May 6, 2020
Source: Sydney Morning Herald
Author: Lisa Visentin
Date: 7 May 2020
Virus-stricken NSW councils will have greater powers to increase rates under proposed changes that will be introduced to Parliament by the government next week.
The reform will let councils financially hammered by COVID-19, the summer’s bushfires and drought, and which have previously chosen not to pass on full rate increases, apply those increases in future years.
Local Government Minister Shelley Hancock said she wants to amend the Local Government Act when Parliament is recalled next week.
“The change will allow councils to apply the rate peg more flexibly and respond to changing economic conditions or crises such as bushfires or drought,” Ms Hancock said.
“With 128 councils across the state and all facing their own unique set of challenges, there needs to be flexibility in our rating system.”
The rate peg is the maximum percentage amount by which councils can increase their general income each year.
Business lobby groups have urged Premier Gladys Berejiklian to abolish the system of rate-pegging altogether, as part of the government’s post-pandemic recovery plan for the state.
The Committee for Sydney and the Sydney and Western Sydney Business chambers say the COVID-19 crisis has created the “opportunity and the urgency” to uncap rates so struggling councils can maintain staff levels, provide essential services and invest in infrastructure.
“Councils would then have the opportunity to borrow money and repay the borrowing through rate increases over a number of years.”
Their pitch comes after Treasurer Dominic Perrottet revealed an ambitious plan to abolish stamp duty and reform the broader tax system, saying there was “no place for pre-pandemic thinking in a post-pandemic world.”
Ms Hancock ruled out scrapping rate-pegging, saying it “safeguards households and property owners from excessive rate rises”.
The reform is in line with a recommendation from a 2016 review of the rating system by the Independent Pricing and Regulatory Tribunal, which is responsible for setting the rate peg each year.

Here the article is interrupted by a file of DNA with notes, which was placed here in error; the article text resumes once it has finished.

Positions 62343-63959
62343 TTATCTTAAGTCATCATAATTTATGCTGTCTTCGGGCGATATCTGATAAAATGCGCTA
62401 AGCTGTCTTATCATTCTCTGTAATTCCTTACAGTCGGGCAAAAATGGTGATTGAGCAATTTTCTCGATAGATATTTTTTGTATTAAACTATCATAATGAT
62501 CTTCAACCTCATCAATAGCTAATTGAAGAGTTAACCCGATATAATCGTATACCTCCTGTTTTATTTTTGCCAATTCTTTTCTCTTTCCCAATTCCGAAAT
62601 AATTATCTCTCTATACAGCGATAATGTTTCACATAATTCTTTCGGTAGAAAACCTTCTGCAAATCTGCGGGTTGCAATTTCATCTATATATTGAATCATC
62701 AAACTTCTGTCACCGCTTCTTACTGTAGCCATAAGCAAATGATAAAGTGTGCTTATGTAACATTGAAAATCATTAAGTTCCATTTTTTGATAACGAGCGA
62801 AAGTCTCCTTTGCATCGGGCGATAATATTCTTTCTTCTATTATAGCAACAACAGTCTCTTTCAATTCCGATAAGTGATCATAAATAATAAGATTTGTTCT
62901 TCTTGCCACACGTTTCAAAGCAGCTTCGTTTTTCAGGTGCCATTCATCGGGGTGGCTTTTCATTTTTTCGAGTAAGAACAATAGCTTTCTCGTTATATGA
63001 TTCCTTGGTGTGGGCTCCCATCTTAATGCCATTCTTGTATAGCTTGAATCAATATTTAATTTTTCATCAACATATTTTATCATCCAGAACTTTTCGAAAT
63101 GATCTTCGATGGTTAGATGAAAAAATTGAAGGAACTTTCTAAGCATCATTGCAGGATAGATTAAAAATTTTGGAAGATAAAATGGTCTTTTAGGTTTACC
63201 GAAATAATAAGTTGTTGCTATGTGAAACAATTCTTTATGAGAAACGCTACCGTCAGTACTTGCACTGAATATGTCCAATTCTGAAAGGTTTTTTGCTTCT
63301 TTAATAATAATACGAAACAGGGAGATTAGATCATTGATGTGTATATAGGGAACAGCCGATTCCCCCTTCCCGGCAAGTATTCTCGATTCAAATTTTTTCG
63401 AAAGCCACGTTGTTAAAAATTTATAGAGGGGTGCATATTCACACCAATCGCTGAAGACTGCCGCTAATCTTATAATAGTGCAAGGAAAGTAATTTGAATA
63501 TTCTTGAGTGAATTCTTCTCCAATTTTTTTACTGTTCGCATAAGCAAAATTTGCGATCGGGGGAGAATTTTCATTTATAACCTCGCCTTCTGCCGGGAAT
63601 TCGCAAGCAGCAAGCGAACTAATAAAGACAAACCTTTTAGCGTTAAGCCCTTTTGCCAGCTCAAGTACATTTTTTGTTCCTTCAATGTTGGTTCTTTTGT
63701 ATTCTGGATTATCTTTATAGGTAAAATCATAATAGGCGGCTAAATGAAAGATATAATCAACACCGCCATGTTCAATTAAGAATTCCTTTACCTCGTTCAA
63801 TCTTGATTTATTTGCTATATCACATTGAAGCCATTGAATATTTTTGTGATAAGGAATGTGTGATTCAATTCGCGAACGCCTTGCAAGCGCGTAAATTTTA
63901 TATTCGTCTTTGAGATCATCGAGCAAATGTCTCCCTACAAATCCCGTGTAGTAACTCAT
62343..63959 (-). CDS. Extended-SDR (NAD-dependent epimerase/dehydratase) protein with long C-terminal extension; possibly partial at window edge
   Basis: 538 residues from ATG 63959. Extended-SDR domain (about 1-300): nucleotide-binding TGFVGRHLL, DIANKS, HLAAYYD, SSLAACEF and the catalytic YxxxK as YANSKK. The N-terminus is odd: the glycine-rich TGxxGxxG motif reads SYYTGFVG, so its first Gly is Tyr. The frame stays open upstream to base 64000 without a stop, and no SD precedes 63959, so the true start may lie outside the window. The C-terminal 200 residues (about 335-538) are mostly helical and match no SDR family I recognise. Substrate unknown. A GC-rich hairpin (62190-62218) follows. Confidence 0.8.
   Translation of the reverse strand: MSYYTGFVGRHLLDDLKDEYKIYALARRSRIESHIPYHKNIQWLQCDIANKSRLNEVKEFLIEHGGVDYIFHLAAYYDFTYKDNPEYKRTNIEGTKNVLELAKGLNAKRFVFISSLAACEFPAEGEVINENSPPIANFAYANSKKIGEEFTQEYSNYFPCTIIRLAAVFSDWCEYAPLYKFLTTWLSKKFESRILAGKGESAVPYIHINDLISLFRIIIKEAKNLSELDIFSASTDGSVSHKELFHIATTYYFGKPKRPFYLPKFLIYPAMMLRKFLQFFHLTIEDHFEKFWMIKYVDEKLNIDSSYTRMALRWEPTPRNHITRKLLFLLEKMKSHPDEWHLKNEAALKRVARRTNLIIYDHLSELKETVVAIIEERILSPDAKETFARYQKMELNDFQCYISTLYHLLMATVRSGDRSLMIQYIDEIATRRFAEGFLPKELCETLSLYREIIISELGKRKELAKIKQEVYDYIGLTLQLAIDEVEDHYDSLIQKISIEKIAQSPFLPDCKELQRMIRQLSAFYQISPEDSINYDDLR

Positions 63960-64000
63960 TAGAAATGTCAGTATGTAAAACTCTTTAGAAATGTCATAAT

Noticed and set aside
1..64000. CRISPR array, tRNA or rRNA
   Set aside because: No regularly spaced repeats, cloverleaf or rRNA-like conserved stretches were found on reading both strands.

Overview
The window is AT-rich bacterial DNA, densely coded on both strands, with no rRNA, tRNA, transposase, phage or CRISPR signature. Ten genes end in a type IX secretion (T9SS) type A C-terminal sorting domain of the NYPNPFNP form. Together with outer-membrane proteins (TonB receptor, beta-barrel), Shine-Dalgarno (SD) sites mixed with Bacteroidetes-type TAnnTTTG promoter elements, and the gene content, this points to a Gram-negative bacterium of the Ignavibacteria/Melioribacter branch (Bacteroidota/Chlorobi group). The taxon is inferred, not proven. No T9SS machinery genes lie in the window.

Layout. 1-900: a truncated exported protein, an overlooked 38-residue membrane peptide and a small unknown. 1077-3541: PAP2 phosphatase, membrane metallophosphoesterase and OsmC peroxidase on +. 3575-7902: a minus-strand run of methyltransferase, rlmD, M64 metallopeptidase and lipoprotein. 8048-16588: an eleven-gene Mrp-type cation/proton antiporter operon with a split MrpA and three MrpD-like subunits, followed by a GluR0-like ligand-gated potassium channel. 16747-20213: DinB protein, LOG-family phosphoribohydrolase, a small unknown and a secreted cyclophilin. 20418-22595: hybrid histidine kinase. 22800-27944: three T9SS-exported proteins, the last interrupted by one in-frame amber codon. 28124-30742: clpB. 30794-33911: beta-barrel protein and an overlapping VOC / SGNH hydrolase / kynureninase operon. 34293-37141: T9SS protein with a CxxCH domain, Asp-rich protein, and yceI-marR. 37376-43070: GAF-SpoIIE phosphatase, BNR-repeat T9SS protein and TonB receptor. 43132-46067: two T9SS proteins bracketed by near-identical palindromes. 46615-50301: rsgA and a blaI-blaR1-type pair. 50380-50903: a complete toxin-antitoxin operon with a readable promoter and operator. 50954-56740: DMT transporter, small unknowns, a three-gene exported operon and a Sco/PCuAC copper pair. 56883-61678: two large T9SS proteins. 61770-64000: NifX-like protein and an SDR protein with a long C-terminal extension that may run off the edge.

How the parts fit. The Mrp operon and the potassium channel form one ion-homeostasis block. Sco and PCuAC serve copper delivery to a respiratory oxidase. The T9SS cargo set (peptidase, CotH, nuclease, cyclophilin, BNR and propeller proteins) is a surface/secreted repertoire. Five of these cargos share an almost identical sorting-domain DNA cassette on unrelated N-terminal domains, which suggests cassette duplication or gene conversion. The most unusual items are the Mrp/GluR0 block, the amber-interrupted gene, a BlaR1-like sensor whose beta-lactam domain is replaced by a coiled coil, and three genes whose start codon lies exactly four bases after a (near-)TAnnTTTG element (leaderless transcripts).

Under the government’s reforms, a council that did not apply previous annual rate pegs of 2.3 per cent and 2.7 per cent respectively could, for example, adopt both increases in addition to the 2.6 per cent set for the 2020-21 financial year.
This would allow the council to hike rates by 7. 8 per cent for 2020-21, once compounding interest is factored in, providing they have first consulted with community.
Many councils have already applied the full peg for 2020-21.
NSW councils have long complained about rate-pegging, also referred to as rate-capping, which has been in place since 1977, arguing it has hampered their ability to undertake critical works such as road upgrades and has led to infrastructure backlogs.
Victoria is the only other Australian state that caps rates after it reintroduced the arrangement in 2016.
Linda Scott, the president of Local Government NSW and City of Sydney councillor, said reform was “long overdue” as councils were “squeezed at both ends by rate-capping and cost-shifting.”
“As a result, NSW councils are in a very poor financial position, with significantly less opportunities to invest in infrastructure, in comparison with other Australian state and territory local governments,” Ms Scott said.
However, the proposal to abolish rate-pegging was slammed as “ridiculous” by the Property Owners Association of NSW.
“It’s quite shocking that the LGAs would propose uncapped rates when their constituents are struggling to survive,” the association’s president John Gilmovich said.